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BWW Review: SHREK THE MUSICAL, Manchester Palace Theatre

BWW Review: SHREK THE MUSICAL, Manchester Palace Theatre

BWW Review: SHREK THE MUSICAL, Manchester Palace TheatreShrek the Musical tells the tale of an ogre trying to get his swamp back. And David Lindsay-Abaire's adaptation has certainly managed to turn the famous Dreamworks Animation into a real life spectacle.

Steffan Harri's portrayal of Shrek is charming and full of life. The moment he jumps through a massive storybook onto the stage is magical. It's always a challenge to take on the role of a beloved character, especially a childhood icon like Shrek, but Harri certainly lives up to all expectations. Watching such a famous animation come to life in front of you is quite amazing, and Harri gives a fantastic performance throughout.

Classic lines from the film, such as "Do you know the muffin man?", and a rendition of "Welcome to Duloc", complete with blonde plastic wigs, are scattered throughout the script to get big laughs. A few musical nods to Dreamgirls, Les Mis and Wicked, to name a few, are also cleverly placed within the show.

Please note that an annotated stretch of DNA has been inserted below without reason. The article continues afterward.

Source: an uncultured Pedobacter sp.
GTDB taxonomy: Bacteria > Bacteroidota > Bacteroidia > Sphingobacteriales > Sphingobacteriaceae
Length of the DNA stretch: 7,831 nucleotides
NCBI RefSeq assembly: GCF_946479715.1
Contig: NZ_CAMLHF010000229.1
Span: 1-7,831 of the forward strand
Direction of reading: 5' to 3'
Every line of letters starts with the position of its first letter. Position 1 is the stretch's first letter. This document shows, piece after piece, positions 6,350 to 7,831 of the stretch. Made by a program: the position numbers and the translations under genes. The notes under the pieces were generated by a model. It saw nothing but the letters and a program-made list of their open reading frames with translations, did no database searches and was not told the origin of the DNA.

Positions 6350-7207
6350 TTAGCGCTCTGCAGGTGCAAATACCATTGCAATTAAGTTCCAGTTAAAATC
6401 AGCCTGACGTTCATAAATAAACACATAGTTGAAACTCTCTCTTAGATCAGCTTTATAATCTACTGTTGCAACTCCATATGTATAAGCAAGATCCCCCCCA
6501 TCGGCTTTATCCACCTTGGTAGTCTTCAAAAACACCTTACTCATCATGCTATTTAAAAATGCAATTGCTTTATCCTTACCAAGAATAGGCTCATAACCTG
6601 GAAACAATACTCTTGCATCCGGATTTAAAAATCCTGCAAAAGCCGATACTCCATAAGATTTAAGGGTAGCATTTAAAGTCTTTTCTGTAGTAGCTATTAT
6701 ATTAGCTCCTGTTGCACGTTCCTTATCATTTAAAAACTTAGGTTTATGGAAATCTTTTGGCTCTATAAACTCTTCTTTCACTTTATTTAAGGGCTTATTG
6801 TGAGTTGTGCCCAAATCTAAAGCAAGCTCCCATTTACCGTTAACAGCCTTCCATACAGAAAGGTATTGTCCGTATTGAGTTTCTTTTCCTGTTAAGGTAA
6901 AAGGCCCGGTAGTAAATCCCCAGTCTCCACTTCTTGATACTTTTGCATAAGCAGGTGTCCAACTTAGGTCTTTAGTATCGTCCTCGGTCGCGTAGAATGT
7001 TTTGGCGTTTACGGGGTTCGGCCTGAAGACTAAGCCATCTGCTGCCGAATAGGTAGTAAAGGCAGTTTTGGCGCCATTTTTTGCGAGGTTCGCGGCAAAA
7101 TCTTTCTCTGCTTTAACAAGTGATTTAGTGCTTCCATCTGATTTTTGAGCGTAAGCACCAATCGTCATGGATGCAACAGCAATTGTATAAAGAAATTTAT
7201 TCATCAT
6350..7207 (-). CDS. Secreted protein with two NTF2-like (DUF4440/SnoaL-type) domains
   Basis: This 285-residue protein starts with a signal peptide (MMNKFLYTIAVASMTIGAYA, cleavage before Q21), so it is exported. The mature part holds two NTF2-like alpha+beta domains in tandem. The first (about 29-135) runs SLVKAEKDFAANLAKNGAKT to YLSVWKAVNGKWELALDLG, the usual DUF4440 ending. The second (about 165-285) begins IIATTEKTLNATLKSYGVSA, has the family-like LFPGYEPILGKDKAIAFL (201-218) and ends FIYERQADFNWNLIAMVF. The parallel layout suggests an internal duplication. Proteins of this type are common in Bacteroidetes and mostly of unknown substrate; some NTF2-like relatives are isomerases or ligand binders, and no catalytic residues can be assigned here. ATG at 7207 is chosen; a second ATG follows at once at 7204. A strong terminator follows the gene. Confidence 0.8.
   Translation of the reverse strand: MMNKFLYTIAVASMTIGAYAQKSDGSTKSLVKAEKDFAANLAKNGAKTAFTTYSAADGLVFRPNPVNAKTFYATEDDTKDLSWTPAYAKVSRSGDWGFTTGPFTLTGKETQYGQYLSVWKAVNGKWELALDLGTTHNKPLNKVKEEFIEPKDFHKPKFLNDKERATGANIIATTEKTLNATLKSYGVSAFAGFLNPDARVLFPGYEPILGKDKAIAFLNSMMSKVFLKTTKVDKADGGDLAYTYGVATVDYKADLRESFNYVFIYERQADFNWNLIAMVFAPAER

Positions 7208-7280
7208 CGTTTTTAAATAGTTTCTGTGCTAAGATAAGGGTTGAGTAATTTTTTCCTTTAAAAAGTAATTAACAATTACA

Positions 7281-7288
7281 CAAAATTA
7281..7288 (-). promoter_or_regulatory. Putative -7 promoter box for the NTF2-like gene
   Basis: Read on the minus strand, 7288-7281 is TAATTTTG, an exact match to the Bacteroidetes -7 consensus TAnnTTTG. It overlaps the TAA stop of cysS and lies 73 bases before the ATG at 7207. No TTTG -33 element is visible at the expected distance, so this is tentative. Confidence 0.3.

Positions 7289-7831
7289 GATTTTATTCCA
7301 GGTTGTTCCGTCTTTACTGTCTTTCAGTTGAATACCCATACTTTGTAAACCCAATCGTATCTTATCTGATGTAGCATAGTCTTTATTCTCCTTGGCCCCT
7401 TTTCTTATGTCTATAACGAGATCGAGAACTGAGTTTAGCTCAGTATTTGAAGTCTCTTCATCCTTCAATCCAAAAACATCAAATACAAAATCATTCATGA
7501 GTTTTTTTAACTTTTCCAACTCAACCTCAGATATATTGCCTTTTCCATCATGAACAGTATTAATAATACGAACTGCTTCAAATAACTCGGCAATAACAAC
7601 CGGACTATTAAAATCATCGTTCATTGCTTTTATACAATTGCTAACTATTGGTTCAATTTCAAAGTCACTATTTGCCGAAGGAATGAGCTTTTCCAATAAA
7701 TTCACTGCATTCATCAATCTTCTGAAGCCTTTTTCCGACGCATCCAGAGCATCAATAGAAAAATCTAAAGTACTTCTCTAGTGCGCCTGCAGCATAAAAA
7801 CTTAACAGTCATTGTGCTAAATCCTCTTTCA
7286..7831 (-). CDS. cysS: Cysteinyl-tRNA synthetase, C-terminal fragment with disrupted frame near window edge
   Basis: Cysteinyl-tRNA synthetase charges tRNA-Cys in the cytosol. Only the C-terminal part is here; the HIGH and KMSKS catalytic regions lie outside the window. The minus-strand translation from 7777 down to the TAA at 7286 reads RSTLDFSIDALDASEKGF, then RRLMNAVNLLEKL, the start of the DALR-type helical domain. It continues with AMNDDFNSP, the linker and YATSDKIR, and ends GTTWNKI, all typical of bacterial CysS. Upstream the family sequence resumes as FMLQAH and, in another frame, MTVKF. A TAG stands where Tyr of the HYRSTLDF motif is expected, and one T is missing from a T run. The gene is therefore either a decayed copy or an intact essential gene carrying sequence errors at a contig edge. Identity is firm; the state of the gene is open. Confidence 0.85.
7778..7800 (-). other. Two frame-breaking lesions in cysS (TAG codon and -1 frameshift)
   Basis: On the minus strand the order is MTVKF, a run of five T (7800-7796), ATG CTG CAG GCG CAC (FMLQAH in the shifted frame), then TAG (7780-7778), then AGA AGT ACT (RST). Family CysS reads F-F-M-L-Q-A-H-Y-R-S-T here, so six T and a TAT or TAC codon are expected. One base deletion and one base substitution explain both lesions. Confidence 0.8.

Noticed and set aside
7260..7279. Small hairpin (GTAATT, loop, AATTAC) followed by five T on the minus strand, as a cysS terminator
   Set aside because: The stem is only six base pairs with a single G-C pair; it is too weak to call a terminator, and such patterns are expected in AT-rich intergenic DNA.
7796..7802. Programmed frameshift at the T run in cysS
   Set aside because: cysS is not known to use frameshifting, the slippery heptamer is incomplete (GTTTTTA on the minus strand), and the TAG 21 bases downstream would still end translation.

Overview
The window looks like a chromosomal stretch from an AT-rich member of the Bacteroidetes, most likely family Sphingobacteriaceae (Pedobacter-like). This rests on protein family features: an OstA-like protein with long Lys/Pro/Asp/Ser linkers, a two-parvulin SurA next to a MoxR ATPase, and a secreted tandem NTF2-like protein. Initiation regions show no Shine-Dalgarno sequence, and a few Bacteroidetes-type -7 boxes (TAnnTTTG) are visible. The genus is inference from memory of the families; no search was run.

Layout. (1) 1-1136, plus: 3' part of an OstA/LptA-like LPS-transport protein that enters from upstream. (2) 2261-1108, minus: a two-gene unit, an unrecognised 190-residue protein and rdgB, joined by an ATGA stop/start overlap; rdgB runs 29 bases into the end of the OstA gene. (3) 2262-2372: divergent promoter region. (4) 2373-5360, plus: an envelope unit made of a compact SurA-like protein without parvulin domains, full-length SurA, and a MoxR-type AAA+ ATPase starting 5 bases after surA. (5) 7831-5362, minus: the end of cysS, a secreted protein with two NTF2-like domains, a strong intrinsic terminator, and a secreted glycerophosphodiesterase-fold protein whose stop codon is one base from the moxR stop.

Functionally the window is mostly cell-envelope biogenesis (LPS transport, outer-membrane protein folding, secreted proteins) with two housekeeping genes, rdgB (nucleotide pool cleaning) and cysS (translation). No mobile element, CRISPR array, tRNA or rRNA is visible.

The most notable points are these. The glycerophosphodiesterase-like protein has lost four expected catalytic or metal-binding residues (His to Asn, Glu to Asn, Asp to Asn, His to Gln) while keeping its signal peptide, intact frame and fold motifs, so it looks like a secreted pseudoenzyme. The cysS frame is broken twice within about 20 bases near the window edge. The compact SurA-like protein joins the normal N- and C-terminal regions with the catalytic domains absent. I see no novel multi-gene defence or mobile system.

The standout is definitely Samuel Holmes as Lord Farquaad. His comedic timing is spot on, utilising his facial expressions perfectly to make the moment even funnier. "The Ballad of Fardquaad" is hilarious, adding an unexpected, but very logical and funny, twist to the plot. Holmes also deserves recognition for dancing and running around the stage on his knees all night, an impressive performance that keeps the audience laughing throughout.

Lucinda Shaw as the voice of the dragon completely blows the roof off in "Forever", and the puppetry of the dragon itself is amazing. It moves beautifully onstage and is amazingly detailed, from the way it looks like it's breathing to the batting of the eyes.

"Freak Flag" is another highlight. Performed by an incredibly talented ensemble, it is a feast for the eyes. Each character impression from the film is accurate and does not slip at any point in the performance. Joseph Dockree as Pinocchio and Jemma Revell as Gingy particularly stand out.

The colours on stage, from the set, costumes designed by Tim Hatley, and the wonderful lighting by Hugh Vanstone, all work perfectly together to create a scene straight out of a picture book.

The design throughout is beautiful and completely transports the audience into the fairytale land of Duloc, and the creative way in which Fiona, played by Laura Main, is shown transforming each night is very elegantly done - it doesn't feel gimmicky or fake at all.

Overall, Shrek the Musical is an event for all the family to enjoy, young or old. It combines the magic of film and the thrill of theatre all in one, and will leave everyone humming a song or two on the way home.

Shrek the Musical at the Palace Theatre until 28 January

Photo Credit: Helen Maybanks

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From This Author Abigail Donoghue